1880. 58 cultivars of cotton were grown in the U.S.; sharecropping replaced slave labor during reconstruction.

1883. The Alabama Agricultural Experiment Station was established by the Alabama Legislature to conduct scientific research in agriculture. Alabama was the first southern state and the ninth state in the U.S. to fund agricultural research.

1888. The U.S. Hatch Act establishes federal funds for agricultural research.

1890. The U.S. cotton belt with Alabama at its center produced more cotton per square mile than any other region in the world. Nearly 3,000,000 bales were exported to Europe.

1891. Professor George Atkinson at the Agricultural and Mechanical College of Alabama reports that "cotton rust" the malady that plagued cotton production throughout the South, could be easily corrected with potash (potassium) fertilization.

1892. Mexican boll weevil (Anthonomus grandis Boheman) enters South Texas.

1896. Professor J.F. Duggar establishes an experiment at Auburn to demonstrate the importance of crop rotation and winter cover crops for sustainable cotton production. This later became known as the "Old Rotation".

1899. Agricultural and Mechanical College at Auburn become Alabama Polytechnic Institute.

1907. 600 cultivars of cotton were grown in the U.S.

1909. Mexican boll weevil enters Alabama in Mobile County.

1911. Alabama planted over 4 million acres of cotton, the most since before the Civil War; lint yield averaged 214 pounds per acre.

1911. The "Cullars Rotation" experiment began at Auburn as one of many on-farm, soil fertility experiments to help farmers produce better cotton.

1914. U.S. Smith-Lever Act establishes the Cooperative Extension Service to take research-based information from the Land Grant Universities to those who can use it.

1915. Mexican boll weevil spread throughout Alabama.

1920. Paris green (copper acetoarsenite) used unsuccessfully to control boll weevils in Alabama; calcium arsenate dust became the principal pesticide used on cotton by 1930.

1935. Kudzu introduced by USDA Soil Conservation Service to control gully erosion due to abusive cotton production practices.

1944. DDT, the first synthetic insecticide, was evaluated for boll worm control in cotton; it was widely used by 1947.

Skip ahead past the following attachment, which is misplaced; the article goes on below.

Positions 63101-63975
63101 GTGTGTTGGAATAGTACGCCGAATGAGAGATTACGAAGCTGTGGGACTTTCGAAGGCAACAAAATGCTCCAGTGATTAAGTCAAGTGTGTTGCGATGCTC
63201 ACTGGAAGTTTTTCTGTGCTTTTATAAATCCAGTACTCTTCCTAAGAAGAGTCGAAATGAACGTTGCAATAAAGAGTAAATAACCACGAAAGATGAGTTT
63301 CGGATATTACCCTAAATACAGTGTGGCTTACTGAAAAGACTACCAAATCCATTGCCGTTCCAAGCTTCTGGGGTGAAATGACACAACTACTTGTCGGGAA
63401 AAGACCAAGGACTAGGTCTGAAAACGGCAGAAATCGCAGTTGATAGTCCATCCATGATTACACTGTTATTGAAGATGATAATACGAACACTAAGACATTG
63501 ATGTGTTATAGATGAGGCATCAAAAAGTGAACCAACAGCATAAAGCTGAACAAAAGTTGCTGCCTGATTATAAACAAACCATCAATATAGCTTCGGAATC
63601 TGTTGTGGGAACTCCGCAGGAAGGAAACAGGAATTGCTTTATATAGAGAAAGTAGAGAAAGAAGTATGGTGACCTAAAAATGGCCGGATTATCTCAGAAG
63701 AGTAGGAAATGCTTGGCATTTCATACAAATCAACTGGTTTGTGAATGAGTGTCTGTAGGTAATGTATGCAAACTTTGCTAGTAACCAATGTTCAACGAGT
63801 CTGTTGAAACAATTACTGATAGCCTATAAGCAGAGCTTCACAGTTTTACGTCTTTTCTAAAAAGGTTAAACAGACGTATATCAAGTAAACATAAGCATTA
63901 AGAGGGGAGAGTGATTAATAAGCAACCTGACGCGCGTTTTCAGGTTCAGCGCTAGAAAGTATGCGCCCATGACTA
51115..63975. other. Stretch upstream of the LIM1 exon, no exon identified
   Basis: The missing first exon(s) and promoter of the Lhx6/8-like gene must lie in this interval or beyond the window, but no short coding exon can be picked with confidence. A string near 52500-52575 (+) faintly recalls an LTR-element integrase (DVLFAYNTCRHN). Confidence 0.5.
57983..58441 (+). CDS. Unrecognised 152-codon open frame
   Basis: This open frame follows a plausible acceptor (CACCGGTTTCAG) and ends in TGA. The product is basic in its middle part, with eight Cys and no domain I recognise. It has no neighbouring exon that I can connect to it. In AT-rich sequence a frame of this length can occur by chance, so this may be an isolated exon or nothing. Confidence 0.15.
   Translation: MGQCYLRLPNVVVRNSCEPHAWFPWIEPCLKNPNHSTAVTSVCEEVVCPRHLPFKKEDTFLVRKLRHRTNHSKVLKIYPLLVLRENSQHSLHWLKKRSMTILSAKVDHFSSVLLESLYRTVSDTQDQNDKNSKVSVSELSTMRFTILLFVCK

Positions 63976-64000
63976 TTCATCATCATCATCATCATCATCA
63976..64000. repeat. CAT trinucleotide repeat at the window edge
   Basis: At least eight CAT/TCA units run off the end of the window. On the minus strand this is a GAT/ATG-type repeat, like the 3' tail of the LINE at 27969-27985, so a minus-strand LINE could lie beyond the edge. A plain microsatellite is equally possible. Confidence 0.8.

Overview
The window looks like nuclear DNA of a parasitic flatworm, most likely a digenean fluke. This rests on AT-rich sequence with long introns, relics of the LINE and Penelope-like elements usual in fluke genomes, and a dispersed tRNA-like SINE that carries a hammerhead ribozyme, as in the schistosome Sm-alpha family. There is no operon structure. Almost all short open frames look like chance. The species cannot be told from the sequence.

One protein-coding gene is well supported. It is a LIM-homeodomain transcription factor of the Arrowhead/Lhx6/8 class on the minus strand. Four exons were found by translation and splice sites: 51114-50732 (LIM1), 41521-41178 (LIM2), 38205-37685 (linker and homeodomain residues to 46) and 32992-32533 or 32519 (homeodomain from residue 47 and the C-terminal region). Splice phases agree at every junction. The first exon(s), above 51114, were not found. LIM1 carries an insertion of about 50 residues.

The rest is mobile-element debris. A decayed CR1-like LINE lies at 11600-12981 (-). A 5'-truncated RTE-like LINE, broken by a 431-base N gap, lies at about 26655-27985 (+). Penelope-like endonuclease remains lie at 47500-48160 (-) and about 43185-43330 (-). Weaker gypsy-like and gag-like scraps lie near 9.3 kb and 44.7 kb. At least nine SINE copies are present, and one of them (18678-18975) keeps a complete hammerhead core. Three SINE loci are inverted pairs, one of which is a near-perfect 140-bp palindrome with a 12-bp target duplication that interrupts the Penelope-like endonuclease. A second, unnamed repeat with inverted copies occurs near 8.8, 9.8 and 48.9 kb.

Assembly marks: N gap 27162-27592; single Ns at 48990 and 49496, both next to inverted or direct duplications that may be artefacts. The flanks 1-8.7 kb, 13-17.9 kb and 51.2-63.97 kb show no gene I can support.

1951. Karmex® (diuron) developed by Dupont Co. for broadleaf weed control in cotton.

1953. Alabama Polytechnic Institute established a soil testing laboratory to help cotton and corn producers.

1960. *Trifuralin (Treflan®) introduced by Eli Lilly Co. and became the most widely used grass herbicide in cotton.

  • Alabama Polytechnic Institute becomes Auburn University

1962. Rachael Carson publishes Silent Spring, which brought public attention to the widespread and growing use of synthetic pesticides especially DDT in all crops.

1963. Cotoran® (Fluometuron) developed by Ciba Geigy for broadleaf weed control in cotton; this became the dominant preemergence weed control chemical in cotton and put an end, for all practical purposes, to hand weed control.

1970. From 1960 to 1970, Alabama cotton producers switched from 98% hand-picked cotton to 98% machine-picked cotton.

1971. DDT canceled by the new US-Environmental Protection Agency.

1977. Synthetic pyrethroid chemistry first available under emergency use; conditionally registered in 1979.

1983. Alabama cotton acreage drops to its lowest since the Civil War, 215,000 harvested acres; lint yield per harvested acre was 410 pounds. Leading cotton producing counties were all in the Tennessee Valley: Limestone (34,000 acres) Lawrence (24,500 acres) Colbert (20,200 acres) Madison (18, 300 acres) Lauderdale (14,900 acres)

1987. USDA boll weevil eradication efforts began in southeastern Alabama.

1994. Alabama average per acre cotton yield reaches a record high of 766 pounds lint on 500,000 acres.

1996. Alabama growers planted approximately 400,000 acres of the new, genetically engineered cotton for bollworm control (Bollgard® containing Bt). The boll weevil has been effectively eliminated as an economic pest in Alabama.

2002. Almost half of all Alabama cotton is produced with conservation/minimum tillage. Roundup Ready® technology allows greatly reduced herbicide use in cotton. However, the real, adjusted price farmers receive for their cotton reaches a 100-year low (see figures).

2003. The “Cullars Rotation” experiment (circa 1911) was placed on the National Register of Historical Places as the oldest soil fertility experiment in the South and the second oldest, continuous cotton experiment in the world (The nearby Old Rotation is older.)


Cox, Dwayne D., Archivist, Ralph Brown Draughn Library, Auburn University, AL (personal communications)

Davis, C.S. 1939. The cotton kingdom in Alabama. Alabama State Dept. Archives and History. P. 199. Montgomery, AL.

Duggar, J.R. 1925. Southern field crops. Revised Edition. pp. 270-278. The Macmillan Co., New York, NY.

Hawk, E.Q. 1934. Economic history of the South. Prentice-Hall, Inc., New York, NY.

Oliver, T.W. 1992. A narrataive history of cotton in Alabama. Landmarks Foundation of Montgomery, Inc. Montgomery, AL.

Smith, C.W. 1995. Crop production, evolution, history, and technology. pp. 287-349. John Wiley & Sons, Inc., New York, NY.

Smith, Ronald H. Extension Entomologist and Professor, Auburn University, AL (personal communications).

Teem, David H., Assoc. Director, Ala. Agric. Exp. Stn, Auburn University, AL (personal communications).